mmon household cleaning products, let alone as an ancillary product of decomposition.

Of course, Baez could drop the drowning claim and argue instead that Casey used chloroform to sedate Caylee, not kill her, and that she died of that “accidentally.”

Frankly without a more coherent narrative of events, Caylee’s accidental death during chloroform sedation is far less horrific to contemplate than a death by suffocation at her mother’s hands. And we can be sure that Drane-Burdick’s summation is going to focus on the many horrors in this case, not the least of which is the idea of Casey Anthony driving around with her child’s rotting corpse in the trunk, stinking to high heaven.

So instead of providing a narrative, Baez will likely pound away on the reasonable-doubt argument. He’ll show how shoddy the state’s investigation was, how police entrapped Casey into lying and failed to read her her rights until she was in over her head, how sloppy the CSIs were, how George lied on the stand, how Casey was a great mother until the unthinkable happened (whatever that was), how Casey was always well-liked and loved by everyone but her parents, and how the only thing the state has proven beyond a reasonable doubt is that she lied to cover up her daughter’s death.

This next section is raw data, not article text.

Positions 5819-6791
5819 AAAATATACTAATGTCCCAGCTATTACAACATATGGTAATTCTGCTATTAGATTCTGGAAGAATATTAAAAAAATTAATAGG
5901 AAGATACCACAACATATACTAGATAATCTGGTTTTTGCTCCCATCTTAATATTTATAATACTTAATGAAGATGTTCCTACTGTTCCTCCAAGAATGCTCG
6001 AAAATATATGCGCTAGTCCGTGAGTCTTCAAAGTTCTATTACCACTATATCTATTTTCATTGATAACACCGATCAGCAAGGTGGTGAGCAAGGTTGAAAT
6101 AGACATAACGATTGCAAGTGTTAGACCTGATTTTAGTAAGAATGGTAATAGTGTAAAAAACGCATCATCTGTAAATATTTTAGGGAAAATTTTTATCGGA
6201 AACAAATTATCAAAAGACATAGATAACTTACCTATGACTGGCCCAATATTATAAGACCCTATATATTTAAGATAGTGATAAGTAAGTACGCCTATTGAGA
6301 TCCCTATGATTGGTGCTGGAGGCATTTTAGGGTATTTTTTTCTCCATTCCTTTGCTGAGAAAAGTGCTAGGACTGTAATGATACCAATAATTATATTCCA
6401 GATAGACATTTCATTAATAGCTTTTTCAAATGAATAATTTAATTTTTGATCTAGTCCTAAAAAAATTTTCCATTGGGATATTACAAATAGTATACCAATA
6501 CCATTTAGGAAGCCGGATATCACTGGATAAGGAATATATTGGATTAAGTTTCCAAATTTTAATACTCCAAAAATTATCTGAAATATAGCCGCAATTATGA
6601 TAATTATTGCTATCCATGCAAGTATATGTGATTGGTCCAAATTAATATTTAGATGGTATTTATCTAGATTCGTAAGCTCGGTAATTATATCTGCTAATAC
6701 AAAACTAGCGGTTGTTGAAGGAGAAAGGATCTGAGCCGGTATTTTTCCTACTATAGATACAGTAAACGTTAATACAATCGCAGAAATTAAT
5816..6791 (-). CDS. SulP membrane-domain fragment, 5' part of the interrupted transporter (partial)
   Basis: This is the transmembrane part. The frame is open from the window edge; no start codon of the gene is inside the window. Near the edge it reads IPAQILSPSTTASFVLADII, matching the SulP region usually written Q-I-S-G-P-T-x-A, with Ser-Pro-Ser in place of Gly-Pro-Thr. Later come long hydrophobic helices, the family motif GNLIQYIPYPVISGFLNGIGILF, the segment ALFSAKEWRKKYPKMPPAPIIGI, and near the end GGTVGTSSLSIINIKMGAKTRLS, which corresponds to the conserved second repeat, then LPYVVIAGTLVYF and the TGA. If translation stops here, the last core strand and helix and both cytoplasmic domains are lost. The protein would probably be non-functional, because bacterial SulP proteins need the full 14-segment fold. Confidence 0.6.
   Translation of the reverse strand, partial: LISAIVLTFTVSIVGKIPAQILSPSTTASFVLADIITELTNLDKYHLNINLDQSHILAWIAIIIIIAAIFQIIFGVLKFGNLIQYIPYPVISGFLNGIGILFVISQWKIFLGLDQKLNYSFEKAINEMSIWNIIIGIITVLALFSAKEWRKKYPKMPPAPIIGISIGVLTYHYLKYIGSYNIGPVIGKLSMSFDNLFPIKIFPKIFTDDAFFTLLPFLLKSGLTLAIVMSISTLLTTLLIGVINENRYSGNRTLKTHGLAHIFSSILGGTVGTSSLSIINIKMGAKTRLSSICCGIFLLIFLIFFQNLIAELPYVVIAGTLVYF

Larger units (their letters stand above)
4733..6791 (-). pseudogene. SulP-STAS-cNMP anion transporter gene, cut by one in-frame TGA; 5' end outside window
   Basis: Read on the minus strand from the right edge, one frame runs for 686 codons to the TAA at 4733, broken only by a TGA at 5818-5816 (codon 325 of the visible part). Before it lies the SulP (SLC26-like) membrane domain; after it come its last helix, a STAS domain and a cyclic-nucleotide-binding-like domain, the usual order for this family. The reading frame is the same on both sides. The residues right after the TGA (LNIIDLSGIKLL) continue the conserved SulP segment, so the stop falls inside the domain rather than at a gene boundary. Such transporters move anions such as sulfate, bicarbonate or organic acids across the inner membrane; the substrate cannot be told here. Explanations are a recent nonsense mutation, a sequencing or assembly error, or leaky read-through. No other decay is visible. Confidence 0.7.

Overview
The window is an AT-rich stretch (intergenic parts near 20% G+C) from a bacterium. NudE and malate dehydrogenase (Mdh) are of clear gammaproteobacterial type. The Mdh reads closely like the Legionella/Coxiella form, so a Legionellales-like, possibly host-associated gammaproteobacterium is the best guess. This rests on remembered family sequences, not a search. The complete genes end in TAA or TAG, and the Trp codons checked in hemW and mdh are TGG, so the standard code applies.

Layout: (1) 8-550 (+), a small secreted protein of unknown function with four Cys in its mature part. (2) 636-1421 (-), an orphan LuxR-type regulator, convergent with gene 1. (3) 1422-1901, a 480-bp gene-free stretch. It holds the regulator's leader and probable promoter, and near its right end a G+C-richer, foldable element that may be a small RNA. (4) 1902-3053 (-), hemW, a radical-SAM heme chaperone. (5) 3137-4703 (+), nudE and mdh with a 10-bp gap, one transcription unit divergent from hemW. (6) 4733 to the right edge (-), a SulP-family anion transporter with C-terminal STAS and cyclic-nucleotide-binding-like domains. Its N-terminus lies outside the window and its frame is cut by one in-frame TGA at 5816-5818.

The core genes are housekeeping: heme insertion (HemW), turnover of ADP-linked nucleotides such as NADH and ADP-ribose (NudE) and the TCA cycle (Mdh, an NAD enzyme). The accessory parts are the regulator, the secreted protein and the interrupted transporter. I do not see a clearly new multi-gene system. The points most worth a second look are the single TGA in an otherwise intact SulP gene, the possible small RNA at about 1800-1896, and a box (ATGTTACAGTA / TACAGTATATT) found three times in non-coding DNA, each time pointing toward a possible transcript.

Is It Hopeless?

In one very high-profile trial (Texas v. Robert Alan Durst) the defense was able to convince the jury that there was no proof that the defendant murdered the victim in cold blood and that his story of self-defense was equally probable. The defendant claimed he was afraid that no one would believe him, because he had been accused of murder twice before (a novel defense, worthy of a novelist). As a result he attempted to cover up the victim’s death by dismembering the body and dumping it in Galveston Bay.